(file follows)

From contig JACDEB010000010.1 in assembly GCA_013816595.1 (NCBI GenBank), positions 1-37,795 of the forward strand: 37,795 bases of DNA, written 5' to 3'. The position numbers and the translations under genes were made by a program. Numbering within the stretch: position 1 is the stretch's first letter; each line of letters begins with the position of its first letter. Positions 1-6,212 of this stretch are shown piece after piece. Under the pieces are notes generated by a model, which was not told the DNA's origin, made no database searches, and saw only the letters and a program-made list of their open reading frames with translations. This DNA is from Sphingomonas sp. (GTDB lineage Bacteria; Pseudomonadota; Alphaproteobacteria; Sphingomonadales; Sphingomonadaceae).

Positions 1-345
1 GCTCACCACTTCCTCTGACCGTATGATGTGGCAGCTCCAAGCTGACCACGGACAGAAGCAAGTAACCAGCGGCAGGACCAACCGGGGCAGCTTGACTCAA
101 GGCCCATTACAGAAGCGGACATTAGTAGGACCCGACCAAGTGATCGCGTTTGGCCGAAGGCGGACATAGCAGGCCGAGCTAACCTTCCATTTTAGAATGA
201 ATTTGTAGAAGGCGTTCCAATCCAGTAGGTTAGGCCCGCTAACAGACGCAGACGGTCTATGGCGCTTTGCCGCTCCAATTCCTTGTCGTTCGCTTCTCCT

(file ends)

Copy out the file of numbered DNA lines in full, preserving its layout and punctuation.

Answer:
From contig JACDEB010000010.1 in assembly GCA_013816595.1 (NCBI GenBank), positions 1-37,795 of the forward strand: 37,795 bases of DNA, written 5' to 3'. The position numbers and the translations under genes were made by a program. Numbering within the stretch: position 1 is the stretch's first letter; each line of letters begins with the position of its first letter. Positions 1-6,212 of this stretch are shown piece after piece. Under the pieces are notes generated by a model, which was not told the DNA's origin, made no database searches, and saw only the letters and a program-made list of their open reading frames with translations. This DNA is from Sphingomonas sp. (GTDB lineage Bacteria; Pseudomonadota; Alphaproteobacteria; Sphingomonadales; Sphingomonadaceae).

Positions 1-345
1 GCTCACCACTTCCTCTGACCGTATGATGTGGCAGCTCCAAGCTGACCACGGACAGAAGCAAGTAACCAGCGGCAGGACCAACCGGGGCAGCTTGACTCAA
101 GGCCCATTACAGAAGCGGACATTAGTAGGACCCGACCAAGTGATCGCGTTTGGCCGAAGGCGGACATAGCAGGCCGAGCTAACCTTCCATTTTAGAATGA
201 ATTTGTAGAAGGCGTTCCAATCCAGTAGGTTAGGCCCGCTAACAGACGCAGACGGTCTATGGCGCTTTGCCGCTCCAATTCCTTGTCGTTCGCTTCTCCT